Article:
If the only woman of colour in the royal family can’t find tights that match her skin tone, there’s little hope for the rest of us, says Stylist’s fashion writer Billie Bhatia.
On Tuesday, Meghan Markle took on her first royal engagement. At a garden party to celebrate Prince Charles’ 70th birthday, the new Duchess of Sussex stepped out in an elegant blush pink Goat dress and Phillip Treacy hat – but the real talking point was her tights.
Debates were sparked across the Stylist office as soon as pictures of the occasion were released. “Why is she wearing tights?” “Is it royal protocol?” “Did she have to wear tights before the wedding?” “Why are they the wrong colour?” There had to be method to the madness, right?
The Queen famously requests that all female members of the royal family – and guests – wear tights to royal events. Sounds a bit stuffy and outdated, but the monarch of our country has spoken and so all must conform.
But Meghan hasn’t previously adhered to this particular rule: in her engagement pictures, she went bare-legged beneath a sheer, dramatic gown.
Neither was that the only time she decided that royal fashion norms weren’t for her. She also ditched the tights at the 2018 Endeavour Fund Awards, opting for a green Self-Portrait dress with a blazer, and at the Royal Foundation’s inaugural forum in February. So why has she decided to go all conventional on us now?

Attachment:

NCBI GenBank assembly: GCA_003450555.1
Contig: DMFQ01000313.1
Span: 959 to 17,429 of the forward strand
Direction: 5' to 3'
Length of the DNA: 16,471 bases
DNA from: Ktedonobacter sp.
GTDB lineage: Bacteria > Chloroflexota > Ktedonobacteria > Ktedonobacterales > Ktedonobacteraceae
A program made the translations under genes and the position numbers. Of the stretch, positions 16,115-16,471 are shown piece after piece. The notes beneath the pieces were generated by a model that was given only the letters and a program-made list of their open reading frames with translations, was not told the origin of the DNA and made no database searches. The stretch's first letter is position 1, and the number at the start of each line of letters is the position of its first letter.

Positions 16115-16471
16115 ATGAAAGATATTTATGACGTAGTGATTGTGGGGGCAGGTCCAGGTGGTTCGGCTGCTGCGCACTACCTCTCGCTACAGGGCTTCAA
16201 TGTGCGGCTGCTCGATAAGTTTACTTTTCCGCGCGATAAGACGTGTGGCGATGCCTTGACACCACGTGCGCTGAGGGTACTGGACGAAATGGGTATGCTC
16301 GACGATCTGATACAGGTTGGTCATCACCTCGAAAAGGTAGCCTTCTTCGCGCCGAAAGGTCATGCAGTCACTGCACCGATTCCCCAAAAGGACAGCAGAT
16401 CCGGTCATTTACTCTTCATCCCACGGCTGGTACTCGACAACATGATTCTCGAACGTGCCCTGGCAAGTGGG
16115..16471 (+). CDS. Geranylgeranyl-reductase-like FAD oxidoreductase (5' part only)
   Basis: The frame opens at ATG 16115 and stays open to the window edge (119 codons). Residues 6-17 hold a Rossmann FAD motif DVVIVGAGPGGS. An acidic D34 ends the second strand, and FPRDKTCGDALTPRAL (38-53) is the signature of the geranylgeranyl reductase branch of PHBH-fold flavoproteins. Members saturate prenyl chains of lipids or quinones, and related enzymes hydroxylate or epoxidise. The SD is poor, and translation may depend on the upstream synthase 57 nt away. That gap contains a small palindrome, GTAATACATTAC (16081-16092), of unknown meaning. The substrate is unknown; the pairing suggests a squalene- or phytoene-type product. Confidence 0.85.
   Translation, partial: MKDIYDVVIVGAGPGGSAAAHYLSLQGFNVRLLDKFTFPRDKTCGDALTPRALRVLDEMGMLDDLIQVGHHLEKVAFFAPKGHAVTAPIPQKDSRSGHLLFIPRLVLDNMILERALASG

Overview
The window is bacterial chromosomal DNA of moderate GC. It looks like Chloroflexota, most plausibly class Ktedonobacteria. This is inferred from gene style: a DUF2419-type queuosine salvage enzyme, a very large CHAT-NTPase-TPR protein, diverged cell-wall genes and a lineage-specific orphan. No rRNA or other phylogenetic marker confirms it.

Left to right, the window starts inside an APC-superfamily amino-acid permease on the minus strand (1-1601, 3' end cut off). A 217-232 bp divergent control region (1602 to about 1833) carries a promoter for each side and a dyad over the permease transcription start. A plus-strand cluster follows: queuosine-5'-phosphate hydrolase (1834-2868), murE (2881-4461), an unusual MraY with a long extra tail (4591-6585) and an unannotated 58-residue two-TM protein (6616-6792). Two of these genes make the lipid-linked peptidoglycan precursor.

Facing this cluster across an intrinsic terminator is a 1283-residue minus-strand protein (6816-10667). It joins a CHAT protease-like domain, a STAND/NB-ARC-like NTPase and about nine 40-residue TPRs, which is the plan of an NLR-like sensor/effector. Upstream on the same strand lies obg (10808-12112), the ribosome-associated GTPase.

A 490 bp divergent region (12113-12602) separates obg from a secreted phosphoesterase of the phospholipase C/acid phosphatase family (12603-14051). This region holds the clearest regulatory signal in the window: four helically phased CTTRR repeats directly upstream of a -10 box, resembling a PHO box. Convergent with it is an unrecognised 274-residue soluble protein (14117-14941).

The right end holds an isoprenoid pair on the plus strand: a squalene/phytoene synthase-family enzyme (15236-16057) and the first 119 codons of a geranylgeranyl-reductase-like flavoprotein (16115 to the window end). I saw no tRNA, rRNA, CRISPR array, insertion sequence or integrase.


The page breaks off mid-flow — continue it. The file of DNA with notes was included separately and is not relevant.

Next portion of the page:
First and foremost, the change to tights indicates that Meghan is formally undertaking her royal duties, and that means following the Queen’s rules. It signifies that Meghan means business: that she’s ready to be a duchess and wants to take her responsibilities seriously.
But protocol or no protocol, Meghan’s nude-toned tights were… bad. Not because she looked bad in them – she couldn’t look bad in anything – but because they were completely the wrong shade for her skin colour. And we think that says more about the lack of diverse shades offered by the hosiery industry than royal stuffiness.
With Meghan still firmly in the spot light, it comes as no surprise that the internet has lost it with these tights.
The demand for sheer tights to suit all skin tones is likely not as high as the demand for, say, diverse shades of foundation. But that doesn’t mean that it’s acceptable that the hosiery world seems to be stuck in the Fifties, offering stockings in various shades of Caucasian and not much else. One swift internet search reveals that most tight brands have an extremely limited range of ‘nude’ colours - and that’s just not good enough.
If the only woman of colour in the royal family can’t find tights to match her skin tone, there seems to be little hope for the rest of us. Hosiery brands, hear our plea: can you start making tights to suit all women, please?